Europe's IXV atmospheric reentry demonstrator ready for final tests
IXV (Intermediate eXperimental Vehicle), the European Space Agency’s atmospheric reentry demonstrator developed by Thales Alenia Space, has finished development, and is now completing integration at Thales Alenia Space's clean rooms in Turin.
The spacecraft will be delivered to ESA's ESTEC center in the Netherlands, where it will undergo final testing before being shipped to the launch site at the Guiana Space Center (CSG), Europe's Spaceport in French Guiana.
Commercial Satellite Imaging Market - Global Industry Analysis, Size, Share, Growth, Trends, and For...
The IXV demonstrator features advanced aerodynamics due to its lifting body design, which also maximizes maneuverability. It is fitted with a sophisticated guidance, navigation and control system that uses automated control surfaces during the atmospheric reentry phase., plus a heat shield to withstand the searing heat of reentry.
Thales Alenia Space Italia is in charge of the IXV vehicle design, development and integration and heads a consortium of the main European industries, research centers and universities. Italy holds the leading role. The project was strongly supported by the Italian Space Agency, which also provides technical assistance to the project and contributes to both the ground segment, with the Malindi base services, and the mission control, with its own equipment placed at the disposal of the Altec Mission Control Center. This to confirm that reentry systems are of top priority in space development in Italy.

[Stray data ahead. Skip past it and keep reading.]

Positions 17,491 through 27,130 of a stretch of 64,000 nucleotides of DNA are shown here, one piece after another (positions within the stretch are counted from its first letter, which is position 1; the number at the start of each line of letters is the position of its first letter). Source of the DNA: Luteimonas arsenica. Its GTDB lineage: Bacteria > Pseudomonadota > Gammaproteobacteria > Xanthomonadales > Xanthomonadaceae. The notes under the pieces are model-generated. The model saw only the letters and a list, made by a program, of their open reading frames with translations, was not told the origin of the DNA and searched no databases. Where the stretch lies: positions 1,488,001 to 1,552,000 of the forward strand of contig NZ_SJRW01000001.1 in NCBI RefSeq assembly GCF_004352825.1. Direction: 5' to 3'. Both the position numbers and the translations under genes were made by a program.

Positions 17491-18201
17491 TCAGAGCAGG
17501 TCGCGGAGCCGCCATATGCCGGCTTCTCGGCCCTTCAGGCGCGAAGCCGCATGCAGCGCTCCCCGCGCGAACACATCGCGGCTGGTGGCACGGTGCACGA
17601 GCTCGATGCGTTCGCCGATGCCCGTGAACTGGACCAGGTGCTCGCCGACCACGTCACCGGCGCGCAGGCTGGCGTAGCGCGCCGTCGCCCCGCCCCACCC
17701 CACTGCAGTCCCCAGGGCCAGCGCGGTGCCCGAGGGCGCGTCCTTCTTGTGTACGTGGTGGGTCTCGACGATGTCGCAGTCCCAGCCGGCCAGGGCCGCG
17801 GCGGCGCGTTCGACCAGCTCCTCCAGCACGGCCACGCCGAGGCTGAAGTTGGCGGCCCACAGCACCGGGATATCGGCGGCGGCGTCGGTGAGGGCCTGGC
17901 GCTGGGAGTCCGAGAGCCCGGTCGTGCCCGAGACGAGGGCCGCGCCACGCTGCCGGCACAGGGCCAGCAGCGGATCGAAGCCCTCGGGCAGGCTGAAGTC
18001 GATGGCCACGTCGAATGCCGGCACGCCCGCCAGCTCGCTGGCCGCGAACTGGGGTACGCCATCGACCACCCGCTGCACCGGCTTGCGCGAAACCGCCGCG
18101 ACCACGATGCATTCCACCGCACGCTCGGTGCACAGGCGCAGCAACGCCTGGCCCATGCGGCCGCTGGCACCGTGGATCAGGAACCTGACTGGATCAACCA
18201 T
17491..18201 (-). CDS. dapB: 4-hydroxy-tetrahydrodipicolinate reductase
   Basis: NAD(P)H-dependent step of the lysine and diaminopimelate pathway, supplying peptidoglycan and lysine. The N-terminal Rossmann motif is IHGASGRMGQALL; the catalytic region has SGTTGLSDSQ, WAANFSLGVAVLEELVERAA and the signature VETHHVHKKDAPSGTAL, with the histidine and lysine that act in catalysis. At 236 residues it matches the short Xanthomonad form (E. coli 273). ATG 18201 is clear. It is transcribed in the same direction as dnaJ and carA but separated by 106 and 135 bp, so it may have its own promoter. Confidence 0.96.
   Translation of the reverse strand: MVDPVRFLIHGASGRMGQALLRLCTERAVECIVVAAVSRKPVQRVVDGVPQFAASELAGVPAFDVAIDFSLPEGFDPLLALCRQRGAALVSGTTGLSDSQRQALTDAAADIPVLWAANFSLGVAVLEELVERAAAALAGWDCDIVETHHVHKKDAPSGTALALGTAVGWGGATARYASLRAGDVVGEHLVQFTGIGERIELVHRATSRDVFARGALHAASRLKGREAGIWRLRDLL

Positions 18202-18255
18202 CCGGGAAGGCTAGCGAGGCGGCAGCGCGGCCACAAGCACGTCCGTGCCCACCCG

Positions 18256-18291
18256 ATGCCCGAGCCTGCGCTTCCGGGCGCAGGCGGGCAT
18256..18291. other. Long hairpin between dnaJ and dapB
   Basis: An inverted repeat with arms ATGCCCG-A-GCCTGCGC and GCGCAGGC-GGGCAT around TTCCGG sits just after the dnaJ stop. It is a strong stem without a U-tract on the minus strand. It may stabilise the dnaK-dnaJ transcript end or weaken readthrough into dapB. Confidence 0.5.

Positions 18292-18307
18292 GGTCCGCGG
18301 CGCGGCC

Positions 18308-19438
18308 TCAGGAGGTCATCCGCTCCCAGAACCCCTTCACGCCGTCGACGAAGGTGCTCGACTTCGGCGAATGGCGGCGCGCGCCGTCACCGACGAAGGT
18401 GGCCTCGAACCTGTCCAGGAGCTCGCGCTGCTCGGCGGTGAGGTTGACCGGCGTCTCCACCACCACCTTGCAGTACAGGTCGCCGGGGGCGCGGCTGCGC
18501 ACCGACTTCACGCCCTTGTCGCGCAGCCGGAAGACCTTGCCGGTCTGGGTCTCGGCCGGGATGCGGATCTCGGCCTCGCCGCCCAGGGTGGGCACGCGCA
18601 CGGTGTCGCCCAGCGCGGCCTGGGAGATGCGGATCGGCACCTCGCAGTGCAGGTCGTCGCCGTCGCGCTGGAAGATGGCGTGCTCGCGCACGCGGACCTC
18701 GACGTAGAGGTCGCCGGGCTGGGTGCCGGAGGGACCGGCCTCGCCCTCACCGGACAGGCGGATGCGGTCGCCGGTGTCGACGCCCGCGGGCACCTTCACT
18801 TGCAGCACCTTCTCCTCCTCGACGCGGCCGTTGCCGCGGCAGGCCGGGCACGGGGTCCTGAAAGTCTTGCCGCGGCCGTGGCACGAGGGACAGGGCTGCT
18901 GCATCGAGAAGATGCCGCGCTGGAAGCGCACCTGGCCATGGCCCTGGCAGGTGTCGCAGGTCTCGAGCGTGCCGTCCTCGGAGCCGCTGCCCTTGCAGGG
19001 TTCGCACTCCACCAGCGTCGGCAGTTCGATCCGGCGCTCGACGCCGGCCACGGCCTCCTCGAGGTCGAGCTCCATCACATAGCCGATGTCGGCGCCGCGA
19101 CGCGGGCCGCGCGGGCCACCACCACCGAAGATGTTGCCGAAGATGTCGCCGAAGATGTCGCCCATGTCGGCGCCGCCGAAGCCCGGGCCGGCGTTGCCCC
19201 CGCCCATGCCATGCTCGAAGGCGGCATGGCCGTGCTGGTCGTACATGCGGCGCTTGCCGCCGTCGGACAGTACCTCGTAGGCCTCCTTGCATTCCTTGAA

The launch, using Europe's new Vega light launcher, is scheduled for October 2014.
The IXV will separate from Vega at an altitude of 320 kilometers, then continue its ascent to 412 kilometers. It will then begin its reentry, during which experimental data will be collected by the spacecraft's complete instrument suite. During atmospheric reentry, it will reach a speed of approximately 7.7 km/s at an altitude of 120 km, a typical profile for reentry from low Earth orbit (for example, from the space station's orbit).
The mission will last approximately 1 hour and 40 minutes. Following the parachute descent phase, it will culminate with a splashdown in the Pacific Ocean, where the spacecraft will be recovered by a specially equipped ship.
The ground segment is being developed at the same time. The Mission Control Center, developed and operated by ALTEC in Turin, will be at the heart of the entire mission.
“The design and construction of this technology demonstrator clearly establishes Thales Alenia Space as the European benchmark in space transport and reentry systems," said Luigi Maria Quaglino, Senior Vice President for Exploration and Science at Thales Alenia Space. "It also paves the way for further developments leading to next-generation systems.”
Source : Thales Group (Paris: HO.PA)